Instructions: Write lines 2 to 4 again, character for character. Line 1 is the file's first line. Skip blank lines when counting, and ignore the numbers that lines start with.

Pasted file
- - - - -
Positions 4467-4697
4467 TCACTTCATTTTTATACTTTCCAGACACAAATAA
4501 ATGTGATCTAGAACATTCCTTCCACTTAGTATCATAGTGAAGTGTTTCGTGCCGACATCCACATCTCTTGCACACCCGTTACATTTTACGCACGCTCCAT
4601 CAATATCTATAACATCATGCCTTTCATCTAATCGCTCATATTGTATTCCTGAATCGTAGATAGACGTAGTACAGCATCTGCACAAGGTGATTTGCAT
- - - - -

4467 TCACTTCATTTTTATACTTTCCAGACACAAATAA
4501 ATGTGATCTAGAACATTCCTTCCACTTAGTATCATAGTGAAGTGTTTCGTGCCGACATCCACATCTCTTGCACACCCGTTACATTTTACGCACGCTCCAT
4601 CAATATCTATAACATCATGCCTTTCATCTAATCGCTCATATTGTATTCCTGAATCGTAGATAGACGTAGTACAGCATCTGCACAAGGTGATTTGCAT